The US News report published this morning shouldn’t be a surprise to anyone who has read about the correlation between stress and heart health. The study is quite straightforward: It says be happier and stress less, and your heart will endure less stress thereby keeping it healthier longer. Doctors have been warning us for years now about the negative effects stress can have on our hearts, but what about the potential positive effects of stress?
To start, let’s discuss the origin of stress. “Stress less” is a concept easy to type, less easy to practice in day-to-day life. One study argues that stress may be inherent in your personality, dependent on the glucocorticoid receptors your brain has learned to use which relied heavily on how much stress you endured as a baby. Generally, our brains memorize stress and continue to produce it based on the history of production, an attribute we often characterize as a personality trait.
Psychology Today seems to argue that there is more choice involved. The German study referenced proved that “…pessimism about the future may encourage people to take fewer risks, be more vigilant about their medical health, and generally take more safety precautions.” A point made we had trouble disbelieving. The article went on to claim that, of the large pool of people studied, the ones who had the highest expectations for their future, were often the ones let down the most as years progressed, leading them to be the group that died earlier or became disabled sooner than the less idealistic group. That leads us to our next question: Are idealism and optimism the same thing? If idealism is a lack of knowledge or perception of things as they are, does being optimistic constitute that behavior? What if an optimistic lifestyle involves understanding the possible negative outcomes, yet choosing to focus on the possibilities instead?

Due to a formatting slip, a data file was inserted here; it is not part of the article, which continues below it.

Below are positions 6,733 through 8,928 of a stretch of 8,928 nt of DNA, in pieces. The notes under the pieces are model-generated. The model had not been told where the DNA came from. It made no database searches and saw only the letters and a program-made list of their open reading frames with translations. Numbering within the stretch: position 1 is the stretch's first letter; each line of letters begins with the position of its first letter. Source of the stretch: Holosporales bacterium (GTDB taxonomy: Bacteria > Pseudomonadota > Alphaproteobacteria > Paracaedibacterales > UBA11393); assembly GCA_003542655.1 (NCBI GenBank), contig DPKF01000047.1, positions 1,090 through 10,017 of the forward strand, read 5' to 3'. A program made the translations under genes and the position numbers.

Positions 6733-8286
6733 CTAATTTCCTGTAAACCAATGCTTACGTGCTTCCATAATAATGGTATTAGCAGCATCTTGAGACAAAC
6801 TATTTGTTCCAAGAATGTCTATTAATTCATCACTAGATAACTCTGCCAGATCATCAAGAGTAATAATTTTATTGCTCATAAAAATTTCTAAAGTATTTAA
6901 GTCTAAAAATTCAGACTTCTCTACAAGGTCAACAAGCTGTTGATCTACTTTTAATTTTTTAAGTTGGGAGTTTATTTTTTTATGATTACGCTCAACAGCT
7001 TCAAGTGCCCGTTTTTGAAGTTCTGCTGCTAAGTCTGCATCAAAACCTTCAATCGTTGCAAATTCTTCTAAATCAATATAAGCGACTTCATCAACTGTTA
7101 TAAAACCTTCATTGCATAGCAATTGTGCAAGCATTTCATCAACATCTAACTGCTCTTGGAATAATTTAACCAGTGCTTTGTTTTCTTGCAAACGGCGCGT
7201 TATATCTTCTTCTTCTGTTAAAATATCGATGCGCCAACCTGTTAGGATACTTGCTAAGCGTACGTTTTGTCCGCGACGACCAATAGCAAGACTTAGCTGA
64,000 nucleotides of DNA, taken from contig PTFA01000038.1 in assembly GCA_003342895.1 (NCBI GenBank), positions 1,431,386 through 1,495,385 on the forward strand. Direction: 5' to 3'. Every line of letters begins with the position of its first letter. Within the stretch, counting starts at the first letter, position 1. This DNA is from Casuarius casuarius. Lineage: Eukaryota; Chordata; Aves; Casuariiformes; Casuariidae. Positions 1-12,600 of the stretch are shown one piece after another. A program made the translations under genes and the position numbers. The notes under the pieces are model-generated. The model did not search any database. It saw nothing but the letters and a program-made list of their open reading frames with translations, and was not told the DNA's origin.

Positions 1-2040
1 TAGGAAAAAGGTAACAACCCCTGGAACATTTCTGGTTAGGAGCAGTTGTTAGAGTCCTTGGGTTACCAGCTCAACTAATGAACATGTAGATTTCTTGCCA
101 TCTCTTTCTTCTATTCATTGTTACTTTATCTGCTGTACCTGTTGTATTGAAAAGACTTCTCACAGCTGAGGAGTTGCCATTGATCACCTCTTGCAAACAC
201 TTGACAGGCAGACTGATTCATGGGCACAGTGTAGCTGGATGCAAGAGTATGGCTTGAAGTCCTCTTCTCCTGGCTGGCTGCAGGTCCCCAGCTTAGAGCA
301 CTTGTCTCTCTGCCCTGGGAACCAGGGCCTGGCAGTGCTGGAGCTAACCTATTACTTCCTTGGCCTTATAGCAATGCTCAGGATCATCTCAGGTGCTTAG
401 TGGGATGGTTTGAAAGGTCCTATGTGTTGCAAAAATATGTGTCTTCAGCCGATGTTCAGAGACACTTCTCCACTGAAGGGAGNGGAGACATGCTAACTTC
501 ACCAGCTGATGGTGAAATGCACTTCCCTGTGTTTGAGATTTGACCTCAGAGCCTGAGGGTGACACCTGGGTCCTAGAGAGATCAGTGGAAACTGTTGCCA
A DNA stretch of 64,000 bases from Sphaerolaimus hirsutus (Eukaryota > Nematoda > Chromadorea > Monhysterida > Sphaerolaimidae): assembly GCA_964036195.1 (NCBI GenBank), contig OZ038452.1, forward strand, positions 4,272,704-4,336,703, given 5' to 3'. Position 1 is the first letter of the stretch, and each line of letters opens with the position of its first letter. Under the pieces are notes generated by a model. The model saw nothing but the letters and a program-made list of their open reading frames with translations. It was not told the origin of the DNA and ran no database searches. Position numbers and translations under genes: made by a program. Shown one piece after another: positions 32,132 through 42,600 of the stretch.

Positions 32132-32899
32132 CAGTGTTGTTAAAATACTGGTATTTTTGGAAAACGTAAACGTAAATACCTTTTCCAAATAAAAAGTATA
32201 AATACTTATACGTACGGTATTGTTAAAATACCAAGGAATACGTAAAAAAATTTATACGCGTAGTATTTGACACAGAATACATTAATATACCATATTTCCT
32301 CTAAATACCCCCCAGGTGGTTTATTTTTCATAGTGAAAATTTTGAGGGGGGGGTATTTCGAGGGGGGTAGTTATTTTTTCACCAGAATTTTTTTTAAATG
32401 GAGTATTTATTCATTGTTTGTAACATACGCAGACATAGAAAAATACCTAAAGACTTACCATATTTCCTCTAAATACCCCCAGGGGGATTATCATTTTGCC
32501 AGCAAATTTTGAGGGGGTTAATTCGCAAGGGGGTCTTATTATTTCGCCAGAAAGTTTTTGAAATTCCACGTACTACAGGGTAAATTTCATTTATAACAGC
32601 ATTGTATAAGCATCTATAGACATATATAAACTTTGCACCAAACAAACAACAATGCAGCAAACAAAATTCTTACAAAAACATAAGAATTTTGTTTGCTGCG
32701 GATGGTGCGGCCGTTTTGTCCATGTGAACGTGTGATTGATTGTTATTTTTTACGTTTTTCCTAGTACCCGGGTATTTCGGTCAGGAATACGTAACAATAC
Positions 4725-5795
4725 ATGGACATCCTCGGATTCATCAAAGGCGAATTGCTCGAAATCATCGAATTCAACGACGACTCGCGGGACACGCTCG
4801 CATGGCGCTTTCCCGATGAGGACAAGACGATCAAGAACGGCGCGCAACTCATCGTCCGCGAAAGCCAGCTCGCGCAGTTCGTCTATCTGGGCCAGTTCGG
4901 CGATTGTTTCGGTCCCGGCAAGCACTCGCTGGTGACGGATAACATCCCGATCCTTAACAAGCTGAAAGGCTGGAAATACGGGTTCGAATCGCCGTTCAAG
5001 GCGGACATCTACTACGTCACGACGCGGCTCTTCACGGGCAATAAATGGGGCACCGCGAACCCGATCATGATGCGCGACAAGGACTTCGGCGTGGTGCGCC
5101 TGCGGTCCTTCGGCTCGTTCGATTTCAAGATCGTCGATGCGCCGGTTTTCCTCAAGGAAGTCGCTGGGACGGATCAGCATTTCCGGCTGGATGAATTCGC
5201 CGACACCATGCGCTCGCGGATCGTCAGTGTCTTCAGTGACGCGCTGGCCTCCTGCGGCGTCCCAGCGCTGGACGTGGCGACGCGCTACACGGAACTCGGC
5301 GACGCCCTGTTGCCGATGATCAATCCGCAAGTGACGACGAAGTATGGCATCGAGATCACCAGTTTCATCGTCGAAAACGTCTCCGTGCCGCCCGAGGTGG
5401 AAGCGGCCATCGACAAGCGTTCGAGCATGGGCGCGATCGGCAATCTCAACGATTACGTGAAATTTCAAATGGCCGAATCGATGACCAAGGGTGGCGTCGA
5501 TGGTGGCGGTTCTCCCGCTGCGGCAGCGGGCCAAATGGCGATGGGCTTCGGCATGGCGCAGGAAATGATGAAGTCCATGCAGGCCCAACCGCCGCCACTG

“A pessimist sees difficulty in every opportunity. An optimist sees the opportunity in every difficulty” – Winston Churchill